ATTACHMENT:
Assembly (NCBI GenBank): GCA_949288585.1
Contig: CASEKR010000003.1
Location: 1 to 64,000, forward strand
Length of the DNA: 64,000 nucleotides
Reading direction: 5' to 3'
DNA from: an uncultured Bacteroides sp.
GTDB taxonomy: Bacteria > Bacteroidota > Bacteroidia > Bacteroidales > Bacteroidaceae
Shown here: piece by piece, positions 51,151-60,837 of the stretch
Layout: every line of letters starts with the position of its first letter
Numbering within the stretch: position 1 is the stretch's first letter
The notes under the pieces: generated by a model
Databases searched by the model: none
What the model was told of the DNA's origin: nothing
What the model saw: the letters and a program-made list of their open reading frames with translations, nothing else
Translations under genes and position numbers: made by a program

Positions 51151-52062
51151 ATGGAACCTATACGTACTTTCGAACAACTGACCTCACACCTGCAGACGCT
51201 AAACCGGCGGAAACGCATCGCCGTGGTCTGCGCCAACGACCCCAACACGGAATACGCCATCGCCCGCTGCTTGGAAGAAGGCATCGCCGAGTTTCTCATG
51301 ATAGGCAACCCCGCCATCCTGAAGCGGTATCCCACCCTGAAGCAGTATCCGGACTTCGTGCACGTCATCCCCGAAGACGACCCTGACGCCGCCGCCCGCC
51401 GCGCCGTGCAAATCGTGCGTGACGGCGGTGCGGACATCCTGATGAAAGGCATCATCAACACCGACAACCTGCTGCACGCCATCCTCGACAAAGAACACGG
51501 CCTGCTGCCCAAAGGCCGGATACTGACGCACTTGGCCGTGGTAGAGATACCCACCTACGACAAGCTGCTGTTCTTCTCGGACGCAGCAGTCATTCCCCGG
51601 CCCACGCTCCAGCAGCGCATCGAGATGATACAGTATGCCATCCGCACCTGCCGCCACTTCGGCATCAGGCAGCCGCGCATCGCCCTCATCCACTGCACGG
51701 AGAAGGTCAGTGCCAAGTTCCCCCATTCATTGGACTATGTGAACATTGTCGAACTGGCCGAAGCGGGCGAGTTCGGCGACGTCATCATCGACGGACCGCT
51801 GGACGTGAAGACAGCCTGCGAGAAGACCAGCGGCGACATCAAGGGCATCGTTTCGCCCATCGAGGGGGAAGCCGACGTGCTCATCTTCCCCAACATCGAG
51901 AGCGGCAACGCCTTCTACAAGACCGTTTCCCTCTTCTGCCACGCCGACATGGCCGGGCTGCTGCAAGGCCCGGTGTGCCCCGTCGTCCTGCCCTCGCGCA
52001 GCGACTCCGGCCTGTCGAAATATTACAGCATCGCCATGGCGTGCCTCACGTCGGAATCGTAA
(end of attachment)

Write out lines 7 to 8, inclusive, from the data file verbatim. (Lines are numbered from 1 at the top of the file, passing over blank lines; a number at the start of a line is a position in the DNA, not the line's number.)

GTDB taxonomy: Bacteria > Bacteroidota > Bacteroidia > Bacteroidales > Bacteroidaceae
Shown here: piece by piece, positions 51,151-60,837 of the stretch